Landmark Cases and Legislation in Cyberlaw




Business Law I

Chapter 2

Angela Creech, Instructor

Roth v. United States

• Eloquently worded decision wherein the U.S. Supreme Court stripped away First Amendment protections from obscene material (1957)

Miller v. California

• Standards toughened with three-part test to be used to determine whether or not material can be considered obscene as adjudged by affected community (1973)

Miller v. California cont.

• Standards ineffective for Internet and case law began to fill in the gaps; current case law holds the sender to standards of the recipient’s community

• Local standards apply in determining if material has literary, artistic, political or socially redeeming value as a whole —as a result, standards vary greatly

Lanham Act of 1976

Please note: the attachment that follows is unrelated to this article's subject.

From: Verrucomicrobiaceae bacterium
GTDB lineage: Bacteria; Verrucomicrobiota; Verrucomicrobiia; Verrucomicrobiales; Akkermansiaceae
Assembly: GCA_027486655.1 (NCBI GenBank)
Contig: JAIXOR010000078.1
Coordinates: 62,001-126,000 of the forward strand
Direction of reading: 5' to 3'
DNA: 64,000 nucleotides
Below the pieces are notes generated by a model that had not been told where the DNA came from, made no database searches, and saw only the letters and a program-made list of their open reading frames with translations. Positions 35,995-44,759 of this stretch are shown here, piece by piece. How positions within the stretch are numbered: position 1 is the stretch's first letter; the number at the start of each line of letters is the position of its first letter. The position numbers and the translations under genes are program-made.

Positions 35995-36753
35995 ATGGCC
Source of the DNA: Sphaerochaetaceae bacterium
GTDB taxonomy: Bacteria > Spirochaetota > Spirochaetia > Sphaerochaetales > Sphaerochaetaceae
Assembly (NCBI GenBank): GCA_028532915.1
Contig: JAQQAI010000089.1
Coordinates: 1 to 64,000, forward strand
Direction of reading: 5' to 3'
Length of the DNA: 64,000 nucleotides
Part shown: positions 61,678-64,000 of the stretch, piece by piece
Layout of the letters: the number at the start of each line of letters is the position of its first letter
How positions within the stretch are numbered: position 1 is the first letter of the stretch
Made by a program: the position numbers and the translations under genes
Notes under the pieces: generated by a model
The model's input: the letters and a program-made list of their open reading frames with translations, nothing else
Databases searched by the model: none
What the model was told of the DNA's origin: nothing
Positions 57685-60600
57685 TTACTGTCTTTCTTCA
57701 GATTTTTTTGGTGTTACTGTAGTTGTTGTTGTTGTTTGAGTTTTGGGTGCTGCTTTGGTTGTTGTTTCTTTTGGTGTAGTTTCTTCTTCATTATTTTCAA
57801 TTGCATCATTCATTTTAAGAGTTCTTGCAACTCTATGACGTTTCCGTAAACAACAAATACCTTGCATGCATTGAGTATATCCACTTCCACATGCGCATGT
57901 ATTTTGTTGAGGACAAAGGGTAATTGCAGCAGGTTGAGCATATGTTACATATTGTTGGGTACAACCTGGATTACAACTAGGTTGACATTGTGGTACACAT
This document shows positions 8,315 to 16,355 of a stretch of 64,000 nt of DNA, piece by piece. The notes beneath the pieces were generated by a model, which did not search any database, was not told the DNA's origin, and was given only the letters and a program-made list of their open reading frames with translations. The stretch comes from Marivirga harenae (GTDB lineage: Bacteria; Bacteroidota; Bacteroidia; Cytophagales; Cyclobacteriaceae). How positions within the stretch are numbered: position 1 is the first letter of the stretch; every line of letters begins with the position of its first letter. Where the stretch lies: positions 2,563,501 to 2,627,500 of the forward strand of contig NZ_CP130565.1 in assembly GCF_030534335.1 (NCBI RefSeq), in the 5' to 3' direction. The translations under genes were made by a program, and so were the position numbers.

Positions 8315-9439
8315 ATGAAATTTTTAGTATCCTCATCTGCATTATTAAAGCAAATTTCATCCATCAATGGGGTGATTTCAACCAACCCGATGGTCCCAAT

• Provides for registration and protection of trademarks and copyrights.

Trademark Dilution Act of


• Attempts to protect holders of famous trademarks from the effects of domain-page registrations that tend to confuse and dilute the trademark’s goodwill.

Computer Fraud and Abuse


• Often-amended act that pioneered the treatment of computer-related crimes as unique offenses in the

U.S. Code.

Communications Decency Act

• AKA Telecommunications Act of

1996 —Makes it criminal to knowingly transport obscene material through the interactive computers or interstate of foreign commerce for sale or distribution.

Also gives protection from defamation suits to Internet service providers.

Child Online Protection Act of


• Makes it a crime for site operators to fail to use proper technology and methodology to prevent minors from accessing “harmful” material.

Fraudulent Online Identity

Sanctions Act of 2004

• Increased potential prison sentences by up to seven years for someone who provided “material and misleading false contact information to a domain name registrar, domain name registry, or other domain name registration authority.”